How do you assess the valuation of such an acquisition?

In venture investing, assessing the valuation of an early stage company with few to no customers and an early product is more art than science.

But in mergers and acquisitions, valuations become more objective than subjective. Here are a few ways to consider why Cruise’s valuation is justified and even undervalued.

What is the value of the market?

The automotive industry’s Total Addressable Market (TAM) is massive.  McKinsey estimates that by 2030, traditional car sales and services will be $5.2 trillion. New revenue streams from rideshare and onboard-data services could generate an additional $1.5 trillion of annual automotive revenue by 2030 as well.

More specifically, in assessing GM’s Segmented Addressable Market (SAM) – and its competitive positioning for autonomous driving – TechCrunch presented the following:

“GM sold close to 10 million cars globally in 2014, more than 3 million of them in the U.S. Google has said its driverless car project won’t be ready for market for five to 10 years. GM could add Cruise’s technology to its latest models and have them ready for market in the next couple of years.”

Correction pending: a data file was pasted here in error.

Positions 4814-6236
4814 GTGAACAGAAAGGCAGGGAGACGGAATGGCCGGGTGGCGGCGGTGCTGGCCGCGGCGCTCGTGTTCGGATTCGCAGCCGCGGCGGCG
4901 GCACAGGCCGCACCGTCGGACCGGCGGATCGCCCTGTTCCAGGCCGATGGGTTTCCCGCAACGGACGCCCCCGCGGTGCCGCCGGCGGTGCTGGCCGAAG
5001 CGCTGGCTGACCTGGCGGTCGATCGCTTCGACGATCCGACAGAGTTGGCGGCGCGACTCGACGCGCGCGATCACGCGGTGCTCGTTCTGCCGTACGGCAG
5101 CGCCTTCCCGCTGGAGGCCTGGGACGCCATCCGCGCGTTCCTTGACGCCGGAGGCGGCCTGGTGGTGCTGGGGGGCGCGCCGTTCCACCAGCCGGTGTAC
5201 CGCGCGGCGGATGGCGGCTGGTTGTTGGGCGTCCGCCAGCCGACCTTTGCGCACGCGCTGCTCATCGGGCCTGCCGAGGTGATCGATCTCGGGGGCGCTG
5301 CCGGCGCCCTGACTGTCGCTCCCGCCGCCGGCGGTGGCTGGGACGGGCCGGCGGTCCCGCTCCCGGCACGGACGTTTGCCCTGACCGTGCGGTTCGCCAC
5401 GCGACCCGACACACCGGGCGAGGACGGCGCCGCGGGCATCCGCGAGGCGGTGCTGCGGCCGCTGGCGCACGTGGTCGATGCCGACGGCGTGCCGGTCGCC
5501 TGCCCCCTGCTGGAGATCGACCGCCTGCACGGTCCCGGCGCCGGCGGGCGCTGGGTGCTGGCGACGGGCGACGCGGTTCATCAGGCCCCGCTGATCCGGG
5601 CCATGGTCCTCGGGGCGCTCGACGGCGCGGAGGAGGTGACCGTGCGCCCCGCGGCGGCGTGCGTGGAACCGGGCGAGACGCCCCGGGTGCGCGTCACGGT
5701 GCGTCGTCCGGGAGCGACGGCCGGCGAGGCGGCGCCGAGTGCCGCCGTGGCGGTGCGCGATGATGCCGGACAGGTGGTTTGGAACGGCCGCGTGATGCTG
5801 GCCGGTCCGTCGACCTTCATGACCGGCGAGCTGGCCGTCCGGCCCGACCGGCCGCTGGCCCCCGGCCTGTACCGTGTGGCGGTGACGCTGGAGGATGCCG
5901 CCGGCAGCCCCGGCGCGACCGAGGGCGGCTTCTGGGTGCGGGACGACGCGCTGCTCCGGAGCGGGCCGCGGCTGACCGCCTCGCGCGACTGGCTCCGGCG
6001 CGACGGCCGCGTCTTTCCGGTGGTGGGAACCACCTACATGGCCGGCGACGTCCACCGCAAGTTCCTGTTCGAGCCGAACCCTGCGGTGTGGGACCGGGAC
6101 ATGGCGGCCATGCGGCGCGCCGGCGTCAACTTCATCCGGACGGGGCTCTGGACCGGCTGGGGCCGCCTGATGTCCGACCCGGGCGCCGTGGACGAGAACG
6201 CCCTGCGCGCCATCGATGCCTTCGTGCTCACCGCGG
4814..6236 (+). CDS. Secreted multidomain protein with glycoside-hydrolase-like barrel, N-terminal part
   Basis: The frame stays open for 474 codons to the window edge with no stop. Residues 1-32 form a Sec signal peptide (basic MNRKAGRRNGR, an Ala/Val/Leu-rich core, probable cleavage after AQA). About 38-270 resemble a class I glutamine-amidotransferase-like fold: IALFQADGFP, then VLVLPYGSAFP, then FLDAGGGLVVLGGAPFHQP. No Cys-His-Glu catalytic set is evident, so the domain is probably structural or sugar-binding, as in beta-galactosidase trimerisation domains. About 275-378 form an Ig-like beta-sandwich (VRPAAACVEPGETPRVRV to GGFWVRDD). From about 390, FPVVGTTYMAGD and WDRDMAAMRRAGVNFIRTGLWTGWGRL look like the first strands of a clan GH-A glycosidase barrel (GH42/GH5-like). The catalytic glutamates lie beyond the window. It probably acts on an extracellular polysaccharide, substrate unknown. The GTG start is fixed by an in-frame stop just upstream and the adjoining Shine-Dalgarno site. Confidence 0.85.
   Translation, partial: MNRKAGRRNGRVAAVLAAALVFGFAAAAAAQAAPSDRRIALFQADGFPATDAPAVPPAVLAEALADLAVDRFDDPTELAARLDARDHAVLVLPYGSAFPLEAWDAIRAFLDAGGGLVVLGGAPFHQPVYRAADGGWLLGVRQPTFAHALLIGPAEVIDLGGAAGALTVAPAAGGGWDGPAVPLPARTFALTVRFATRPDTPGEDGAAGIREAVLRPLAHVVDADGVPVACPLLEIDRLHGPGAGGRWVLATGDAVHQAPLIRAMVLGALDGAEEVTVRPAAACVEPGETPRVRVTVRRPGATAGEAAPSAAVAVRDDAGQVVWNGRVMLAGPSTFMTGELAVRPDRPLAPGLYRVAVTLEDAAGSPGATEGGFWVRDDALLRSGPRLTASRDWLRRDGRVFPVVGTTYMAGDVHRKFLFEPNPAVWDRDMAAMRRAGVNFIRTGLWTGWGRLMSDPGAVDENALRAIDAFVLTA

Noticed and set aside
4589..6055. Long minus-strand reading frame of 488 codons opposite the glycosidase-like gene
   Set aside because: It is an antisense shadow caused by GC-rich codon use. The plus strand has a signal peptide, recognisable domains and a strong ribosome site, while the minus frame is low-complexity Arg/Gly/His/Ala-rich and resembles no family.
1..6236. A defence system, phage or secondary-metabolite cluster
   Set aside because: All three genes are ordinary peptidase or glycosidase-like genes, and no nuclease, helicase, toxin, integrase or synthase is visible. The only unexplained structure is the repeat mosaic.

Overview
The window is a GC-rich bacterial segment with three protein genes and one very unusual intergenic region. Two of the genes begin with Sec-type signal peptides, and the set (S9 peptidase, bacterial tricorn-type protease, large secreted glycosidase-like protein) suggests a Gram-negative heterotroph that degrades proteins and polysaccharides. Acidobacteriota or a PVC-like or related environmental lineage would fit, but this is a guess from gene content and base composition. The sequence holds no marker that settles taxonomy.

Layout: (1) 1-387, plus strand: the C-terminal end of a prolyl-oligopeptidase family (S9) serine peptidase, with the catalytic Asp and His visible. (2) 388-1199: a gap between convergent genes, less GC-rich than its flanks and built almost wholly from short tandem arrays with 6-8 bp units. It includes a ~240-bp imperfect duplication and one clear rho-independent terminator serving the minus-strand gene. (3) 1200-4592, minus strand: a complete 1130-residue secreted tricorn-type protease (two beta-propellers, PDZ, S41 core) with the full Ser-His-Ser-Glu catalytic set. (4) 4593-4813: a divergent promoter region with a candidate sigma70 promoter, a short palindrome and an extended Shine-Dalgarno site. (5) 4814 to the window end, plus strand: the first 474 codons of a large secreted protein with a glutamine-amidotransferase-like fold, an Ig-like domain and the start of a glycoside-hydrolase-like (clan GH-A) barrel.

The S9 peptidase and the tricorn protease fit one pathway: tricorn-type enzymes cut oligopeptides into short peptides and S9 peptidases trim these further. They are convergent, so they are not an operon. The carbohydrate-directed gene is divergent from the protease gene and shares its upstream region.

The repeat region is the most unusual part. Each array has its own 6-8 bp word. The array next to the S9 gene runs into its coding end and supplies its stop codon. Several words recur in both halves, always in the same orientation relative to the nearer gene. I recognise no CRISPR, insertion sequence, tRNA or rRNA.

However, the TAM and SAM don’t consider future markets that may emerge or existing markets GM could enter with autonomous driving. Imagine if Cruise were to remain an independent technology arm and entered the long-haul trucking industry. The American Transportation Research Institute estimates that in 2011, 36% of long-haul trucking costs were spent on driver wages and benefits. Trucking costs in 2008 were about $750 billion so providing autonomous driving to the trucking industry alone would be an addressable market of $279 billion.

GM’s newly purchased autonomous driving technology creates a new market: transportation data. Coupled with a fleet of drivers via Lyft, Maven, and GM sales, this could be a sizable asset. Imagine if the millions of route miles per year logged by Cruise’s drivers detect and report road repairs, dynamically route traffic, determine road violations, target advertising, enhance insurance underwriting, etc. At scale, this new market could be several billions of dollars with only a handful of large players.

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What are the ROI calculations?